Compared with the Noli me tangere, the El Filibusterismo contained the book's value and significance, not in the melodramatic plot, but rather, in the dialogues and debates which raise the problems of colonialism. With brilliant foresight, Rizal took up issues and threw often problems for discussion, which today, almost a hundred years later, are still of extreme importance: Autonomy or independence? Assimilation or national consciousness? Liberalization and granting of freedom by the colonial power or a decisive bloody battle? Stupefaction or education for self-administration? And the so-called civilizing mission as justification for unending suppression? Are the colonized people ready for democracy or does the danger that a white tyranny will be replaced by a colored tyranny exist? The whole gamut of problems and feelings, the arrogance of the ruling class, the subservience or the resistance of the ruled, the prejudices of the whites against the colored as well as the colored against the whites, on both sides, the brutal ones, the moderate ones, the unsymphathetic ones, the symphathetic ones, the unrelenting ones and the ones willing to compromise, the upwardly ones and the brave ones, the resigned ones and the eternally hopeful ones - Rizal lets all of them have their say, as depicted in the following examples:

Father Camorra, who sees his vocation very dispassionately as a business enterprise: "The natives of our parish have taken it into their heads to force down my fees for the sacraments and insist on the official rates which the Archbishop prescribed in the previous century. As if the prices did not shoot upward from that time! Why should baptism not increase in price like maybe a chicken? But I feign deafness and demand what I can succeed in getting, and they do not complain."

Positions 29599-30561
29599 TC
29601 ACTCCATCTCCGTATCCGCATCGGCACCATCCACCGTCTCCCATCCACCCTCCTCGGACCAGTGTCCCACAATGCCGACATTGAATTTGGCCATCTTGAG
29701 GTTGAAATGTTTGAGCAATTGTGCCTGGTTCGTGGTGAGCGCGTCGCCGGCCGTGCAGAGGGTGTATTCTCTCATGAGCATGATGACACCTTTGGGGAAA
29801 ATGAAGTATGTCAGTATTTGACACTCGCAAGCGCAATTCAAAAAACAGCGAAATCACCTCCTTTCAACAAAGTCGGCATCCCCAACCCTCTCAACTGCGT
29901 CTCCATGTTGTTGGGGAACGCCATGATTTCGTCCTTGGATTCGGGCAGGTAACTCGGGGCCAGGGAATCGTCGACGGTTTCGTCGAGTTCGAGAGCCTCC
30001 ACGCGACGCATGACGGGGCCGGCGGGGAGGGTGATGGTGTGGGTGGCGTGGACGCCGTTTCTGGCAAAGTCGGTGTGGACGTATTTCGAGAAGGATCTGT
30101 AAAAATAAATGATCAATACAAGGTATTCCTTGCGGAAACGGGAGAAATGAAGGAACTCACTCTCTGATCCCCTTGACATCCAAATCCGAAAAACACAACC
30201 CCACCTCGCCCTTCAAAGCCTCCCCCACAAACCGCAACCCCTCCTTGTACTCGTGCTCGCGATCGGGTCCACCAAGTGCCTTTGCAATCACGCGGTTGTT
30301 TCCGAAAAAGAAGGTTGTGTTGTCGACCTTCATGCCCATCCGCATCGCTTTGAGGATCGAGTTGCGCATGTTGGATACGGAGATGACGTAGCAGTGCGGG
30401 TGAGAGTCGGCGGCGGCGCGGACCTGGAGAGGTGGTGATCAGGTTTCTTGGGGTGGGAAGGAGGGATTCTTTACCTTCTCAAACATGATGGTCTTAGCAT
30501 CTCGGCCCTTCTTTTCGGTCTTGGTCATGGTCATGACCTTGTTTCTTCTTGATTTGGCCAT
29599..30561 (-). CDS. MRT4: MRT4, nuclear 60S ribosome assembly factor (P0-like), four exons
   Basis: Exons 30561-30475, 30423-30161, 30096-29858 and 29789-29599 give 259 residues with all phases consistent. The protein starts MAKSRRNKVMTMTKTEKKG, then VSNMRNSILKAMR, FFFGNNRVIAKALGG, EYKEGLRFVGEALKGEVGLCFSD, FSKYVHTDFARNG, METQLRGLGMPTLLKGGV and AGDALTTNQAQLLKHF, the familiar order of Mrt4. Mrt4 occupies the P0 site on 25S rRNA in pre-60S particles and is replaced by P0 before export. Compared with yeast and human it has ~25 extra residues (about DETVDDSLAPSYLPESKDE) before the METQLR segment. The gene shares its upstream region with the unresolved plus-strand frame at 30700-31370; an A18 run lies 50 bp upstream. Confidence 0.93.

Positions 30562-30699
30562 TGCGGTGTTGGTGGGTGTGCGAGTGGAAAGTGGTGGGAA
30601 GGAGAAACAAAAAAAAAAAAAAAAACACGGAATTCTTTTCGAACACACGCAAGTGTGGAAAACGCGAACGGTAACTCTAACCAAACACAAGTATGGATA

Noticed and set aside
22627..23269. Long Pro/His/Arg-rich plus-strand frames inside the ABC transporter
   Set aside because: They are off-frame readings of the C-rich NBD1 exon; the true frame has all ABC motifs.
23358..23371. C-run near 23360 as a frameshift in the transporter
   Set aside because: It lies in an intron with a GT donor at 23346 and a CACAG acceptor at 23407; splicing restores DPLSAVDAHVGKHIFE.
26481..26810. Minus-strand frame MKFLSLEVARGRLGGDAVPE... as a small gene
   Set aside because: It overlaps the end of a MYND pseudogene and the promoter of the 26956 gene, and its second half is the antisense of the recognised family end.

The discussion of Simoun with Basilio is basically significant. It is a matter of the question of assimilation or national normalization; should the colonized people aspire to assimilate themselves to the motherland as soon as possible, or should they develop their identity: "You make every effort to unite your country with Spain with roses and garlands and in reality only forge iron chains. You ask for equal rights and the Spanish way of life and do not realize that by so doing you ask for death, the annihilation of your national identity, the disappearance of your native land, the submission to tyranny.

"What will become of you? A nation without a soul, a nation without freedom; everything in you will be borrowed, even the mistakes and the inadequacies. You demand hispanization and do not even blush for shame if it is denied to you. And even if it were granted to you, what could you do with it, what would you gain from it? At best, becoming a country of a military coup, a country thrown into a confusion by civil wars, a republic of greedy people like some republics in South America."

Simoun recommends another course, the counter way, of cashing in on the stubborn and ruthless attitude of the colonial power to further their own objectives: "What you should do is rather to utilize the prejudices of the rulers for your advantage. So they refuse to integrate you into the Spanish nation? The better! Seize the initiative to form your own individuality; lay the foundation for a Philippine nation!

They don't give you hope. The better! just hope for yourself and your own efforts. They do not give you a representation in the Spanish Parliament? That is good. Do you want to sanction the abuse and treacheries resolved there by your presence too?

They refuse you instruction in their own language? Then cherish your own language; propagate it; keep our national culture alive. Do not long to become a mere province; develop an independent, not a colonial mentality. The less rights they will grant you, the more right you have to throw off the yoke ...